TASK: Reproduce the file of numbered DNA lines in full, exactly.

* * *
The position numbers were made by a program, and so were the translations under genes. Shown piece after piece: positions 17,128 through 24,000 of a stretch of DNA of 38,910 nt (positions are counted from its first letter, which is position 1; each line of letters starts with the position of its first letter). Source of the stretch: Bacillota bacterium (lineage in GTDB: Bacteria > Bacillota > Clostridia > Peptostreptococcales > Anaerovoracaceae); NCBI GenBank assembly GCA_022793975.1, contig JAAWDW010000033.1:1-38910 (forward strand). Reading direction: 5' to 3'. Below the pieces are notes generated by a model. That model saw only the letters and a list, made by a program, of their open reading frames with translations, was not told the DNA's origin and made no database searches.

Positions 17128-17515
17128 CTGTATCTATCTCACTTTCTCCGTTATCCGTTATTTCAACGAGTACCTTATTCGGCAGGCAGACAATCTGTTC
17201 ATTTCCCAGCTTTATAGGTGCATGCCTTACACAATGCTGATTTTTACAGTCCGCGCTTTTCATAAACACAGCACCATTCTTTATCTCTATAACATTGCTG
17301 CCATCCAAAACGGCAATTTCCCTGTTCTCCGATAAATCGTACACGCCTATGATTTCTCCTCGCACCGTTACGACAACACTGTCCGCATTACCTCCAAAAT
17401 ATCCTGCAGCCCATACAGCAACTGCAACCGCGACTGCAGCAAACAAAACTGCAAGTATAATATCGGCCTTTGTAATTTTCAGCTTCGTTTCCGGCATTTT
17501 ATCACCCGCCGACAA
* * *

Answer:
The position numbers were made by a program, and so were the translations under genes. Shown piece after piece: positions 17,128 through 24,000 of a stretch of DNA of 38,910 nt (positions are counted from its first letter, which is position 1; each line of letters starts with the position of its first letter). Source of the stretch: Bacillota bacterium (lineage in GTDB: Bacteria > Bacillota > Clostridia > Peptostreptococcales > Anaerovoracaceae); NCBI GenBank assembly GCA_022793975.1, contig JAAWDW010000033.1:1-38910 (forward strand). Reading direction: 5' to 3'. Below the pieces are notes generated by a model. That model saw only the letters and a list, made by a program, of their open reading frames with translations, was not told the DNA's origin and made no database searches.

Positions 17128-17515
17128 CTGTATCTATCTCACTTTCTCCGTTATCCGTTATTTCAACGAGTACCTTATTCGGCAGGCAGACAATCTGTTC
17201 ATTTCCCAGCTTTATAGGTGCATGCCTTACACAATGCTGATTTTTACAGTCCGCGCTTTTCATAAACACAGCACCATTCTTTATCTCTATAACATTGCTG
17301 CCATCCAAAACGGCAATTTCCCTGTTCTCCGATAAATCGTACACGCCTATGATTTCTCCTCGCACCGTTACGACAACACTGTCCGCATTACCTCCAAAAT
17401 ATCCTGCAGCCCATACAGCAACTGCAACCGCGACTGCAGCAAACAAAACTGCAAGTATAATATCGGCCTTTGTAATTTTCAGCTTCGTTTCCGGCATTTT
17501 ATCACCCGCCGACAA